On a clear, cool Sunday morning in February 1936, flight instructor Dwight F. Petersen stopped by his hangar at Dycer Airport. The door was open. His two-seater Taylor Cub aircraft was gone, and there was a note on the door.
A Feb. 10, 1936, Los Angeles Times story reported:
… The note reads:
“Warning–This plane has been temporarily borrowed and will be returned in good condition in ten days. Any word to police or newspapers will cause me and my party to destroy the ship. By the time you receive this note, the plane will be in the San Francisco area.
“If you want any further discussion put a question in the morning paper under boats and airplanes. Leave the rest to me.
“Remember no more than ten days. Then you can turn it over to police. And if the trip turns out in my favor, you will be paid for your inconvenience.”…
Petersen immediately took the note to the 77th Street police station. The police suspected smugglers and alerted authorities throughout the West.
That evening, the Los Angeles County Sheriff's Department reported the plane crashed in Mint Canyon, near present-day Agua Dulce.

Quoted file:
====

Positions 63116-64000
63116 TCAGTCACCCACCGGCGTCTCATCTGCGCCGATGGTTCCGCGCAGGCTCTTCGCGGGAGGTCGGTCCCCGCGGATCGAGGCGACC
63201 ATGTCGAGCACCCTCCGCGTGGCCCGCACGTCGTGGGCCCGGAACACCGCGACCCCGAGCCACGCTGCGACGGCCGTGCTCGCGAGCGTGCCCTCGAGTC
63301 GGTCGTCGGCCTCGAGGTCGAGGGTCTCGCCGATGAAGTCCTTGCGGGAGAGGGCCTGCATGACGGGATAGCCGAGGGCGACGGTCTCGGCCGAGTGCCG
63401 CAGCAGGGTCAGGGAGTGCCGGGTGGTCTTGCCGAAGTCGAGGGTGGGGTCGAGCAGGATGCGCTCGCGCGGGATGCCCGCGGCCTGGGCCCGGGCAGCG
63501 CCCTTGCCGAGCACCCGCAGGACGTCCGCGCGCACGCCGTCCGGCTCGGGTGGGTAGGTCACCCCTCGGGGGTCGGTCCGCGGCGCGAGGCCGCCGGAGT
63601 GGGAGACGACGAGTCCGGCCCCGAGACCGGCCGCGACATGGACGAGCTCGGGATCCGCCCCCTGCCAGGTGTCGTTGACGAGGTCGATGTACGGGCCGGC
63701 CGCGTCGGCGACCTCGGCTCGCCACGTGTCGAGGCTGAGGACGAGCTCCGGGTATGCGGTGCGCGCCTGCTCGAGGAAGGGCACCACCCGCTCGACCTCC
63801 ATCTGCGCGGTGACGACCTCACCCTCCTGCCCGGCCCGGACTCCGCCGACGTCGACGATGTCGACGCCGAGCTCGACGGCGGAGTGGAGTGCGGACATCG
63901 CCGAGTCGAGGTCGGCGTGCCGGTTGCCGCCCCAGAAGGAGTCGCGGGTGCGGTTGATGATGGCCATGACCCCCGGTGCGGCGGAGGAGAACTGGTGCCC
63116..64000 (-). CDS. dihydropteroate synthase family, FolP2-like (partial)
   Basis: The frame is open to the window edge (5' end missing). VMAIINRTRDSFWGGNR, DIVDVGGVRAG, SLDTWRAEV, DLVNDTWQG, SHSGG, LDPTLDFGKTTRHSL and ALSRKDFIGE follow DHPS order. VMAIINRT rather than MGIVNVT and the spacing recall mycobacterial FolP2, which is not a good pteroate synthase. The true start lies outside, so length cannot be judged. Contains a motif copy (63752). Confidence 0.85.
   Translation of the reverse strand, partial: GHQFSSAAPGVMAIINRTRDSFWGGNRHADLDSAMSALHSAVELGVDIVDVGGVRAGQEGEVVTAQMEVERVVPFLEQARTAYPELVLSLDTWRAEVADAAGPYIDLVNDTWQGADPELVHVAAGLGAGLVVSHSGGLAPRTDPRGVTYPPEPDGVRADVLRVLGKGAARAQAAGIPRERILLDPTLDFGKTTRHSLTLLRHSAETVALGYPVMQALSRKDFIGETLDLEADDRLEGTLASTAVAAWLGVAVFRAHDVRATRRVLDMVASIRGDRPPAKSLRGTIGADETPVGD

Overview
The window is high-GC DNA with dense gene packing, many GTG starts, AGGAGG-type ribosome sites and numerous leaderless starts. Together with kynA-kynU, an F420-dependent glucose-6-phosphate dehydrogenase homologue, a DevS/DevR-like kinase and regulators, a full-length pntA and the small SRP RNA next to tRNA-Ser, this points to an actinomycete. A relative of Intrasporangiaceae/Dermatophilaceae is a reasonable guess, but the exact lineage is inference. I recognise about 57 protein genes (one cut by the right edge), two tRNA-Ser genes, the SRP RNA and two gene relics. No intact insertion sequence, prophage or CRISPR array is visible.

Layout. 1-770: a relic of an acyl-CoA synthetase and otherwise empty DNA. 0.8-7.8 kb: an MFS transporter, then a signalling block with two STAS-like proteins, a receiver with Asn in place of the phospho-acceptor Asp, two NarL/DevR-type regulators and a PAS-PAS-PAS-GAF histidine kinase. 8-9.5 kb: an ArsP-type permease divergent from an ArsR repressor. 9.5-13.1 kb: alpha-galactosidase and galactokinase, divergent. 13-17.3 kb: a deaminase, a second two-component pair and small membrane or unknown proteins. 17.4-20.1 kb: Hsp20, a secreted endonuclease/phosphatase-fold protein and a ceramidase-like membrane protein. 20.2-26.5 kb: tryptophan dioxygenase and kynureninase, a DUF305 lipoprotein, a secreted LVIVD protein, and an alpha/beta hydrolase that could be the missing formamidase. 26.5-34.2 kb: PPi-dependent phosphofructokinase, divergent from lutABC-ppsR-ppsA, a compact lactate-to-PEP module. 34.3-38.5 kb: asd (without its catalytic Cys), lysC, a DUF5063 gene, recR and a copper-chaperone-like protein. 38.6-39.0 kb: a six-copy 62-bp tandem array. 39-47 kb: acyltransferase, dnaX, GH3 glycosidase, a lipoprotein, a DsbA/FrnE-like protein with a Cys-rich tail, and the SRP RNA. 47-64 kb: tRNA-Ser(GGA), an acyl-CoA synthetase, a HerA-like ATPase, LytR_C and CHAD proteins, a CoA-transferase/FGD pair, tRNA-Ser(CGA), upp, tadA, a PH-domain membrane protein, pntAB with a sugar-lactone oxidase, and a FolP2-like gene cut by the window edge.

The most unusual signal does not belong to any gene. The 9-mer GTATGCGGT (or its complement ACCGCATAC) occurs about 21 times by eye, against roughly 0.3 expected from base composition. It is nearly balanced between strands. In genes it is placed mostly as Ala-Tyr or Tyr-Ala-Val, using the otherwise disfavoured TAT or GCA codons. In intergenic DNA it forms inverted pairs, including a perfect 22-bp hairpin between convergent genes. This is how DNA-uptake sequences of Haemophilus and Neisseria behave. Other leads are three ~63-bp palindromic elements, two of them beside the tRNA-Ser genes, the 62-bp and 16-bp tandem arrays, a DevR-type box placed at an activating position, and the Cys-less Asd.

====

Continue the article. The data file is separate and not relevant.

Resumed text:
The above image appeared in Feb. 11, 1936, Los Angeles Times. The accompanying short story reported:
“The plane, propeller broken and fuselage bent, was found about 500 feet above a makeshift landing field, leveled off during the past few weeks by the thief.
“Police have advanced the theory the field was intended as a base of operations for smuggling contraband goods across the border.”
Dycer Airport was at 94th Street and Western Avenue, east of Inglewood.
According to the Abandoned & Little-Remembered Airports website, the airport closed between 1938 and 1941. Following World War II, homes were built on the site.
I could not find any more information on the incident. The original negative has light streaks in the upper right portion of the image.